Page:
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New Records of Marginal Locations for American Pika (Ochotona princeps) in the Western Great Basin

Millar, Constance I., Westfall, Robert D., Delany, Diane L.
Western North American naturalist 2013 v.73 no.4 pp. 457-476
Laridae, Ochotona, atmospheric precipitation, basins, bedrock, biogeography, habitats, hills, lava, mining, shrublands, surveys, viability, California, Nevada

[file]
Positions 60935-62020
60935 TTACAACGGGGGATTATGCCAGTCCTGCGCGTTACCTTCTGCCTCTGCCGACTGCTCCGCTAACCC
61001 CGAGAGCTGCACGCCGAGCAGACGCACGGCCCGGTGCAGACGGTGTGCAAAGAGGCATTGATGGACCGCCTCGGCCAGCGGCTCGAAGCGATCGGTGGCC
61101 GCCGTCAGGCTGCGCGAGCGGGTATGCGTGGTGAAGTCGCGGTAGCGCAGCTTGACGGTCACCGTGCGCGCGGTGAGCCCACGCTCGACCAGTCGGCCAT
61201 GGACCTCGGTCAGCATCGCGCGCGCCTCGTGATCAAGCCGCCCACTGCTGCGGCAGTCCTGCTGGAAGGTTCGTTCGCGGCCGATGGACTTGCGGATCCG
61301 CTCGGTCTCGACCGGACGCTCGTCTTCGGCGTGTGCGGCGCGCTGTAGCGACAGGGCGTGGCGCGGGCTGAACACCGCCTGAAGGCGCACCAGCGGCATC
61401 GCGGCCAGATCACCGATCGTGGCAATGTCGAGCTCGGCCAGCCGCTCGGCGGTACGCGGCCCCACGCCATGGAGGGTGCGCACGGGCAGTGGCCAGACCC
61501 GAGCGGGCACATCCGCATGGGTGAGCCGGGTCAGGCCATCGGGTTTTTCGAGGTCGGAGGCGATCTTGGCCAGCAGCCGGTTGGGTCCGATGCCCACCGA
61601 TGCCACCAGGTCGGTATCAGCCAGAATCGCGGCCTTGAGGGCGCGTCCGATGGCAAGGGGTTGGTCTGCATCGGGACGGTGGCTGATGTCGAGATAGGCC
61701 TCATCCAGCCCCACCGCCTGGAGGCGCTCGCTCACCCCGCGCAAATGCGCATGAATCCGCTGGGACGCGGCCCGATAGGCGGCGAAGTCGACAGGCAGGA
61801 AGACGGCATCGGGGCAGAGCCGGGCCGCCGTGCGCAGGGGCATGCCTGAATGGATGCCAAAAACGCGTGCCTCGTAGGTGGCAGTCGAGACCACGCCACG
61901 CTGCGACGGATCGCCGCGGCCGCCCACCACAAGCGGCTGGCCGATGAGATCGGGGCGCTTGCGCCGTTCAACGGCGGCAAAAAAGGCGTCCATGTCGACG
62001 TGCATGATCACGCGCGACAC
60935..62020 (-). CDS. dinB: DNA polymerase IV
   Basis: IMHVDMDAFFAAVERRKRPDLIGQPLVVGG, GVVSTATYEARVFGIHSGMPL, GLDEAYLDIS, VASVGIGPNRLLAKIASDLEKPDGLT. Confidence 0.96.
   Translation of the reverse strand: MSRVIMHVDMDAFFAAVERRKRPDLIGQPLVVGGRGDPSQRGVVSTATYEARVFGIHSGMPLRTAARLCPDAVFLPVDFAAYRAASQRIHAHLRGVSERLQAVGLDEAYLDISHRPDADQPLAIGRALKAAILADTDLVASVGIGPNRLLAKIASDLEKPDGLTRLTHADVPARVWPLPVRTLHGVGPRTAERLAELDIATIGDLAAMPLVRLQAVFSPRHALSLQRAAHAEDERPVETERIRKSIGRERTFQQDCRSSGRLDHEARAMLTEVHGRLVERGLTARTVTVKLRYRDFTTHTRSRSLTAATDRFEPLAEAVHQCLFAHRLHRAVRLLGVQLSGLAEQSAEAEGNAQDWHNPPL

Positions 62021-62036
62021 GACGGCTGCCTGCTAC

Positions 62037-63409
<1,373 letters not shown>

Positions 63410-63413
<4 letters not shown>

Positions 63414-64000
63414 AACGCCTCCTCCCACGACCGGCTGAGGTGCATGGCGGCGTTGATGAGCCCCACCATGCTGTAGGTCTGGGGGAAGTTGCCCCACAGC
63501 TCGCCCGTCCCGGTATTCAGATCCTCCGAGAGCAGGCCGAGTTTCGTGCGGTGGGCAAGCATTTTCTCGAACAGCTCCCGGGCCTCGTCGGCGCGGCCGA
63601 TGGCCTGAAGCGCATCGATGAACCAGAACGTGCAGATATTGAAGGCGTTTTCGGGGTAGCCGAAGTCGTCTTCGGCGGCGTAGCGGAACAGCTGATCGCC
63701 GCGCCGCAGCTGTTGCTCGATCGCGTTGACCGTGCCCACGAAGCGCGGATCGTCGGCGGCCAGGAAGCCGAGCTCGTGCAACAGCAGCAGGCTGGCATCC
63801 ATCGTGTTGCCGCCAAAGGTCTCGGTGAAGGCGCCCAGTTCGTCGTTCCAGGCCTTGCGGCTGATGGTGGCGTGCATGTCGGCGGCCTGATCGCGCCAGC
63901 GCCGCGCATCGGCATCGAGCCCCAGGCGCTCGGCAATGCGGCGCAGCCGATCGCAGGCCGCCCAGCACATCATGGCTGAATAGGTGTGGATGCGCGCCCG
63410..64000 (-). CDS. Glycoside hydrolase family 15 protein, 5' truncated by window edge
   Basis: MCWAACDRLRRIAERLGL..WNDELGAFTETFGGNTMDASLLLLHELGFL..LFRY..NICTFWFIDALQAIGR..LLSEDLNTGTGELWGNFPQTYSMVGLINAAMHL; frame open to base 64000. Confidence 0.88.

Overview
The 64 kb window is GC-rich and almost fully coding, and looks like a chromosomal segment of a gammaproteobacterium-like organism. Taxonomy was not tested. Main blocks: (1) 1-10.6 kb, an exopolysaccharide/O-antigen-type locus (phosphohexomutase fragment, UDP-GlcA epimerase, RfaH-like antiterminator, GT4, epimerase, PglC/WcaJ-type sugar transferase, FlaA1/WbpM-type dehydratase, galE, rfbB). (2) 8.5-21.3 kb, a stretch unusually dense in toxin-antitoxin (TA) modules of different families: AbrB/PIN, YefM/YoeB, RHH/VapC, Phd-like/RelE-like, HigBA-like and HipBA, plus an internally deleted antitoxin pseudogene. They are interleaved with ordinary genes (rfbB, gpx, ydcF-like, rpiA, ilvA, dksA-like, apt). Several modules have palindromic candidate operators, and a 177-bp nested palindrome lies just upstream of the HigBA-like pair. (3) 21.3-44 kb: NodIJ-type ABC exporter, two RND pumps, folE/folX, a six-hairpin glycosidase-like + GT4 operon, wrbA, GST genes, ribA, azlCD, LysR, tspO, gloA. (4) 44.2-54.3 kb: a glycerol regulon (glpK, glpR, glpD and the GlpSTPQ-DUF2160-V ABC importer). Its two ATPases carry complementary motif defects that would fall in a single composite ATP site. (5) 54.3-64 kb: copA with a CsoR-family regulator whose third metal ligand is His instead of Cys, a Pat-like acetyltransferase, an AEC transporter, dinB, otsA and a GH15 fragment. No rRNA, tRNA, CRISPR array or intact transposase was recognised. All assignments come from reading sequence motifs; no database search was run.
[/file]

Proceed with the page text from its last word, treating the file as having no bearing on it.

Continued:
We describe 46 new site records documenting occupancy by American pika (lOchotona princeps) at 21 locations from 8 mountain regions in the western Great Basin, California, and Nevada. These locations comprise a sub- set of sites selected from regional surveys to represent marginal, isolated, or otherwise atypical pika locations, and to provide information for assessing environmental tolerance limits. Several locations are known from historic observations (Madeline Plain, Bodie Mtns., Wassuk Mtns., Mono Craters) and are included here to update current status. Site eleva- tions range from 1848 m to 3392 m; relative to the broad range of pika sites in the region, the new locations have cli- mates that are 2—4 °C warmer and receive approximately half the annual precipitation. Sites are located in lava flows and domes, inselbergs (isolated, rocky exposures on a small hill), eroding bedrock, rock-glacier till, talus slopes, and anthro- pogenic roadbed armaments and mining ore dumps. Several sites are situated in uncommon vegetation contexts, for example, montane desert scrub communities or locations where vegetation adjacent to taluses is sparse or lacking. Prox- imity to surrounding pika habitats (as a measure of marginality) was evaluated based on relative talus distribution pat- terns for 0.5-km, 2.5-km, and 5.0-km circular areas nested around each site. Seven idealized, schematic spatial patterns were used to assess potential connectivity among sites, ranging from “island” (no other talus within the respective areas) to “even” (many talus patches regularly distributed). Applying this approach to the 21 sites demonstrated a simple method for qualitatively assessing pika habitat relative to dispersal potential and metapopulation viability and also revealed complexities of biogeographic patterns related to marginality.